As the new year and new decade begins you may find yourself involved in goal setting, visioning or simply setting New Years resolutions. You may be doing this because you are longing for growth, change and a fresh start in order to improve your quality of life. However, simply setting a New Year’s resolution does not guarantee that you will reach the goal of improving your quality of life. In order to recognize the true meaning of your internal call for growth and change, and to learn how to best answer that call it is important to understand that change that is lasting and positively impactful, is holistic change, or what we therapists call second-order change. This is change that creates new ways of thinking, increased insight, and lasting shifts in behavior toward yourself and others.
We have five areas of personal development: Spiritual, Physical, Mental, Emotional and Social. When each of these areas of your development is being attended to, and nurtured, you experience an overall sense of balance, increased personal growth, and improvement in your quality of life.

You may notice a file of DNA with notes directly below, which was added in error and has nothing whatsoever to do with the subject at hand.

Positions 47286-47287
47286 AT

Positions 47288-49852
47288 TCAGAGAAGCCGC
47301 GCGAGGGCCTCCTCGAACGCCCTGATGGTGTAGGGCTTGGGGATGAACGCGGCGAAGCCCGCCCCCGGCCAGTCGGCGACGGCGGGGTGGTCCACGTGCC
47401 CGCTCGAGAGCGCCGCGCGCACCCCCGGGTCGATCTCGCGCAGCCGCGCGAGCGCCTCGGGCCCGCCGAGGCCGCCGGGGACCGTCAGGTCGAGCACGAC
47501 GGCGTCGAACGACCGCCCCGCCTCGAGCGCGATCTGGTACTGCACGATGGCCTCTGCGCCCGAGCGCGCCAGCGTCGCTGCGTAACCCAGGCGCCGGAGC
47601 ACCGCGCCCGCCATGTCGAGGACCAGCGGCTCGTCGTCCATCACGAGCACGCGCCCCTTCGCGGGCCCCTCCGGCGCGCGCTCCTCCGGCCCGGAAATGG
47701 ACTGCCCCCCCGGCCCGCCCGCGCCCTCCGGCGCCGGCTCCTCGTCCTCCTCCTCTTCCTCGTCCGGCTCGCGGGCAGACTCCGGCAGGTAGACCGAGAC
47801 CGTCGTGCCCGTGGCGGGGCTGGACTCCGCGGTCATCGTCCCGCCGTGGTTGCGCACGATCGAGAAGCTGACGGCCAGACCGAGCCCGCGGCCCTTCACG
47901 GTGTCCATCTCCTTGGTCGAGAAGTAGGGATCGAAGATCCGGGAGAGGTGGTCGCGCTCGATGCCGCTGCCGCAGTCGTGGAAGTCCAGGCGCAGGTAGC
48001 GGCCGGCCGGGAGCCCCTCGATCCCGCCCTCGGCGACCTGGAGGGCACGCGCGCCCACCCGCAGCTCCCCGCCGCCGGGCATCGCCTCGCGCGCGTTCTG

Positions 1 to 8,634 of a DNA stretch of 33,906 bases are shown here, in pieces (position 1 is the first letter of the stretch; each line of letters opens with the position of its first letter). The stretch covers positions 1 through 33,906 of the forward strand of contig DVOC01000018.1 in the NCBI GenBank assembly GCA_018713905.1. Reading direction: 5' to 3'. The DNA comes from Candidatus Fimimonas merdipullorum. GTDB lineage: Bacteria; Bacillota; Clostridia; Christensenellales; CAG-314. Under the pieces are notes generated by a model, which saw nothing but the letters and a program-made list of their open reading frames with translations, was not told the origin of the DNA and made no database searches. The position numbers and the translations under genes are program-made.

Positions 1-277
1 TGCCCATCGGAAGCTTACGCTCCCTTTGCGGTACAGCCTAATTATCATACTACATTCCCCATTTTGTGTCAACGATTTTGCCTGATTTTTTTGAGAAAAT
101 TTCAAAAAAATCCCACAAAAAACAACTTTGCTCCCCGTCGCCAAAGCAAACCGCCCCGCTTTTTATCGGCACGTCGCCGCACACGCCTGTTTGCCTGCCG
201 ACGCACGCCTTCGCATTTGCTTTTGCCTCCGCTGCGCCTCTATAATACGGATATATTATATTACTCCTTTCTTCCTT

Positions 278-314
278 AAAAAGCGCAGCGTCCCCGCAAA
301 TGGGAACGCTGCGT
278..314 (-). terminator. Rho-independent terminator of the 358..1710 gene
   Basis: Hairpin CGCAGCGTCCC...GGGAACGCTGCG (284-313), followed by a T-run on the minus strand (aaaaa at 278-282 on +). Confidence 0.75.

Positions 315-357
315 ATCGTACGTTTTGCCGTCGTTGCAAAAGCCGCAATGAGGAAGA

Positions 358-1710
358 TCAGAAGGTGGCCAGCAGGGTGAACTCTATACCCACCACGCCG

As this new decade begins I encourage you to to take a closer look at each of these five areas of your life, to mindfully consider and identify your needs in each one of these areas, and to enact a consistent practice to address each area of your personal development.
May you experience increased mindful awareness, holistic personal growth and improvement in your quality of life in 2020.
Below are some common practices in each of the five areas of development.
To help you consistently enact such practices in your life answer the questions below.
Common Spiritual Practices:
- Reading Spiritual Literature
- Volunteering your time or your skills for the needy in your community
- Giving financially to the needy
Common Physical Practices:
- Healthy eating
Common Emotional Health Practices:
- Emotional Awareness (naming feeling and working toward acceptance)
- Artistic Expression (art, drama, cooking)
Common Social/Relational Practices:
- Quality time with partner/friend/family
- Intentional interactions
- Vulnerable conversations
- Expressions of gratitude and appreciation for partner/friend/family
Common Intellectual Health Practices:
- Reading a book
- Taking an online course
- Crossword puzzle
- Auditing a class of interest
1. Which practices you would like to enact in your life? Select or create one practice from each area.
2. How much time per day/per week/per month would you like to dedicate to this practice?
3. Where will you engage in this practice?
4. How will you remind yourself to engage in this practice?
5. What is your intention for this practice? (i.e. to gain self-awareness, to feel connected to my spiritual higher power, relational grown, etc.)